The research shows that unemployment, corruption and poverty are the biggest concerns for young people in Iraq. A majority of the respondents do not trust the political system on provincial, regional and federal levels. Overall, young Iraqis do not identify with, or feel committed to the current political structures, and political parties receive the biggest share of youth criticism. Young people see the existing governmental institutions to have been captured by political parties, who are thought to be serving their own interests rather than those of the public.
Iraqi youth are clearly demanding a strong, autonomous state that allows for an inclusive Iraqi identity and a more just distribution of the country’s wealth. A majority of respondents in Baghdad, Basra and Thi-Qar supported a strong presidential system against the divided parliament, and a direct election of governors against the provincial councils, which they argued were acting according to sectarian and party loyalties. Respondents were also highly critical of patronage networks in the Kurdistan Region. Frustrated by the region’s economic problems and corruption, they laid the blame on the two major political parties of the Kurdistan Regional Government (KRG).
Throughout the research, we saw that both in the Kurdistan region, as well as in the rest of Iraq, there is a growing youth reaction against party-led nationalism and sectarianism respectively. As seen in the demands of October protestors, young people are calling for a new national identity, one that breaks with the sectarianism and patronage networks of the ruling elites, and sets in its place a new social contract that will honour “Iraqis first” of the popular slogan. This anti-sectarian sentiment in Iraq draws parallels with the growing alienation of young people from party-defined nationalism in the Kurdistan region. Kurdish youth are less and less interested in the Kurdish nationalism promoted by the region’s two dominant parties and identify with a new form of nationalism that combines liberal conceptions of social well-being and government-citizen relationship with a surge of pan-Kurdish patriotism. These two parallel trends in the Kurdistan region and the rest of Iraq present opportunities for better dialogue among the youth of Iraq, and are likely to determine the politics of the country in the coming years.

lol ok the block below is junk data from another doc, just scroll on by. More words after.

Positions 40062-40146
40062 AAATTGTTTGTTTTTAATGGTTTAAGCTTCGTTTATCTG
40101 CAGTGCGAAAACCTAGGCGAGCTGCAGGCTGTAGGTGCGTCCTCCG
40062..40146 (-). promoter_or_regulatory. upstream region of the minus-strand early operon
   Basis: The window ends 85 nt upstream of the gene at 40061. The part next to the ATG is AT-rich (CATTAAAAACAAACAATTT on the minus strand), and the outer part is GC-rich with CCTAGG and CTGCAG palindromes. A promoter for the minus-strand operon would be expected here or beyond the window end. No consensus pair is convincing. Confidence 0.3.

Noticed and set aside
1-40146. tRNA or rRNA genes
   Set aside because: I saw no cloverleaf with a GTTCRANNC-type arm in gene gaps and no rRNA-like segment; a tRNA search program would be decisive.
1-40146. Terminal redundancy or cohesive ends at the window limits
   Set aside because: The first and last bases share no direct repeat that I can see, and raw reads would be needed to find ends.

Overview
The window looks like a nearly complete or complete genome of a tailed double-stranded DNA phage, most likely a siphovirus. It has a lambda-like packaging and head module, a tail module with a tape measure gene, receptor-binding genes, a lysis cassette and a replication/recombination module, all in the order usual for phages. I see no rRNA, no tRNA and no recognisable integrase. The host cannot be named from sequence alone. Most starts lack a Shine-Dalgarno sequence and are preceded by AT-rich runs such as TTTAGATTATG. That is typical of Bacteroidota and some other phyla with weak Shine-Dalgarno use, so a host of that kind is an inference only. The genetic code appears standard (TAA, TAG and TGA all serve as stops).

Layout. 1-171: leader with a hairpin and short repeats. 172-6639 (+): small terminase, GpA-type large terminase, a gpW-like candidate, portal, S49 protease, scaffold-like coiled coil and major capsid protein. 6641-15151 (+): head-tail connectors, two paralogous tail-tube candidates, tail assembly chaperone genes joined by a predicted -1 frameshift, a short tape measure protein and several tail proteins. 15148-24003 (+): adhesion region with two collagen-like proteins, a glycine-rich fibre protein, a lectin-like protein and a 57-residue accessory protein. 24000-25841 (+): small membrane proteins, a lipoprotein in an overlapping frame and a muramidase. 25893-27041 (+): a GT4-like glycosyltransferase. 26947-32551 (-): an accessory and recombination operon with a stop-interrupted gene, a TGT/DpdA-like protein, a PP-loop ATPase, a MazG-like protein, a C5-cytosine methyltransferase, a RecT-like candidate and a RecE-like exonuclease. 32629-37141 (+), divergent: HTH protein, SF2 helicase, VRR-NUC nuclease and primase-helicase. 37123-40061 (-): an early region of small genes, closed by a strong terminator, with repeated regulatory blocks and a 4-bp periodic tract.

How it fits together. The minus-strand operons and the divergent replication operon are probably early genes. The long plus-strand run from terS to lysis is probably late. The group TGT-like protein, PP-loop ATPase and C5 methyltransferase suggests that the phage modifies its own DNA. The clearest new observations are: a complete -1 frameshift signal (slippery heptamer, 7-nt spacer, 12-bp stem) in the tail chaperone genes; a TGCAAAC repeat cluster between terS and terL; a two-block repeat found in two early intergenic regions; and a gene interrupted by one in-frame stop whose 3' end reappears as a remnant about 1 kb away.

Young people in Iraq reject the patronage system that intersects divisive identity politics. They call for the expansion of the private sector and more government involvement in the creation of jobs, loans and training to support entrepreneurial activities. They demand a strong state, one that is autonomous from the political parties and their sectarian patrons inside and outside Iraq. This is a state that works for its people, promotes social justice and an egalitarian country.
The potential of young Iraqis to improve Iraq’s economy can no longer be ignored. The research highlighted four key areas for Iraq and the international community to consider. These include i) improving skills and training, ii) providing better economic opportunities, iii) removing legislative and regulatory framework, and iv) creating genuine political participation.
The importance of developing youth entrepreneurship policies in Iraq is evident. In recent years, especially in the Kurdistan region, online businesses have grown in the service sector. Most of these businesses are small enterprises, providing services in digital media strategy and planning, social media management, online advertising, wedding and event planning. These are positive developments that need to be supported and expanded across Iraq through skills training, funding programmes, entrepreneurship networks and regulatory and legislative changes.
The recent COVID-19 lockdown has created a further push for online businesses in the Kurdistan region. Despite the absence of a credit card system and a loan mechanism, online start-ups have begun running in food delivery, clothing, bakery and childcare services. Conditions are thus favourable for organising virtual training to young Iraqis in fields such as project management, start-ups, accounting, soft-ware, web designing, fundraising, technology development and communication. Foreign businesses operating in Iraq should also incorporate internship, graduate training, coaching and mentoring programmes into their company policies.
As our research has shown, there is a high demand among the youth for inter-ethnic, inter-sectarian and inter-regional interaction. Thus, creation of such dialogue mechanisms through which young people can discuss and debate among each other on social, political and economic issues is critical in regaining young people’s trust in political processes.